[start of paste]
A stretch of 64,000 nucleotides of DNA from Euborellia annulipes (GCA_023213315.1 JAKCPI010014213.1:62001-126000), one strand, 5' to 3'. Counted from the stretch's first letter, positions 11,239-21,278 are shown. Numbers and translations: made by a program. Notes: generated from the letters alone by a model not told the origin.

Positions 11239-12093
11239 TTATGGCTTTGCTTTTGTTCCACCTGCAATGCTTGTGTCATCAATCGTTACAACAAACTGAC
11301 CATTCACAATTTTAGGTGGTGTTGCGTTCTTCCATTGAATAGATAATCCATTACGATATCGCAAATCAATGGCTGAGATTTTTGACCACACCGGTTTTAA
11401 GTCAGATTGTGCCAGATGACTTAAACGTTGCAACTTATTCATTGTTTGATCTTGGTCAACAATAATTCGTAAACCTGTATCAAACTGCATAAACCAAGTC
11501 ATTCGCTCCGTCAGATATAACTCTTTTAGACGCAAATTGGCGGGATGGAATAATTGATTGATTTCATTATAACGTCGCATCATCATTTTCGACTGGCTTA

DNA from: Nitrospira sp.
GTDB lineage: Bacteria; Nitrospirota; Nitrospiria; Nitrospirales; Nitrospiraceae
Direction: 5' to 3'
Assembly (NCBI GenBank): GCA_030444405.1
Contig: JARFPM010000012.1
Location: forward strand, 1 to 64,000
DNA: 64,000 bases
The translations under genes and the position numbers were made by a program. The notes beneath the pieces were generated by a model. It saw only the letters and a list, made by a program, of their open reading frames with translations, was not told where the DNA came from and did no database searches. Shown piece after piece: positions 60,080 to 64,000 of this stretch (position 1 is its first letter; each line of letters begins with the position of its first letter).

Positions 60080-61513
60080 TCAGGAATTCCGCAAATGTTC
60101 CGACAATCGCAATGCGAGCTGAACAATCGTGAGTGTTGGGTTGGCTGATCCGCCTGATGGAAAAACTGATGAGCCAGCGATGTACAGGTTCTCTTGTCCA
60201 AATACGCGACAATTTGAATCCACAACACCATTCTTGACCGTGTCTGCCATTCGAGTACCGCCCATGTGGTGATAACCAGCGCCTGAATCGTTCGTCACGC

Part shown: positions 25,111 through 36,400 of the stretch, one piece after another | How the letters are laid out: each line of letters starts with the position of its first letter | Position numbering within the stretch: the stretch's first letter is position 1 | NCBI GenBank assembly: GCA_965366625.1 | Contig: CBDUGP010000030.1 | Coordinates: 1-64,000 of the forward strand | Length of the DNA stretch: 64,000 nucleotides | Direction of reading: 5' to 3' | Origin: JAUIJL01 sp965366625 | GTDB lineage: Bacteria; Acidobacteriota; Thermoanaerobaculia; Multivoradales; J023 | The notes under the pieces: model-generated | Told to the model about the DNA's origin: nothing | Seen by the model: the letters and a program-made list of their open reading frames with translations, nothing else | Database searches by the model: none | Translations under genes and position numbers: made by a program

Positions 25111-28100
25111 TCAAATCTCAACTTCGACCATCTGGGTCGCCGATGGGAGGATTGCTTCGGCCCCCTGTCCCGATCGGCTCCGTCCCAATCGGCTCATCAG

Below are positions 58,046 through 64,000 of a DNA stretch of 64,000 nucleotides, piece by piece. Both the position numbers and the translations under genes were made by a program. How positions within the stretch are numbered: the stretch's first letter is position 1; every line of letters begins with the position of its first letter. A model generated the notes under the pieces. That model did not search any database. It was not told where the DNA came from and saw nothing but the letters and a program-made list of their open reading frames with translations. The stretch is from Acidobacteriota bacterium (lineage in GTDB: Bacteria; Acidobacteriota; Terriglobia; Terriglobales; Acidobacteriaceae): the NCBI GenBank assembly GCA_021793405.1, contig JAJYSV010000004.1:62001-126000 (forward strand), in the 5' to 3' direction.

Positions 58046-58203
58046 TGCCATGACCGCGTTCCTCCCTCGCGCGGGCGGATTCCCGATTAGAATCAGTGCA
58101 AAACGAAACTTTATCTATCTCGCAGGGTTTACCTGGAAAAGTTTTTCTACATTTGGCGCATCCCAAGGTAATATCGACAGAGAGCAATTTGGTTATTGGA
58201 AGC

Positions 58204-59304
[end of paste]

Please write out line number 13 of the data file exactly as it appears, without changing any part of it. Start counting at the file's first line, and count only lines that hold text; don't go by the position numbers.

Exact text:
DNA: 64,000 bases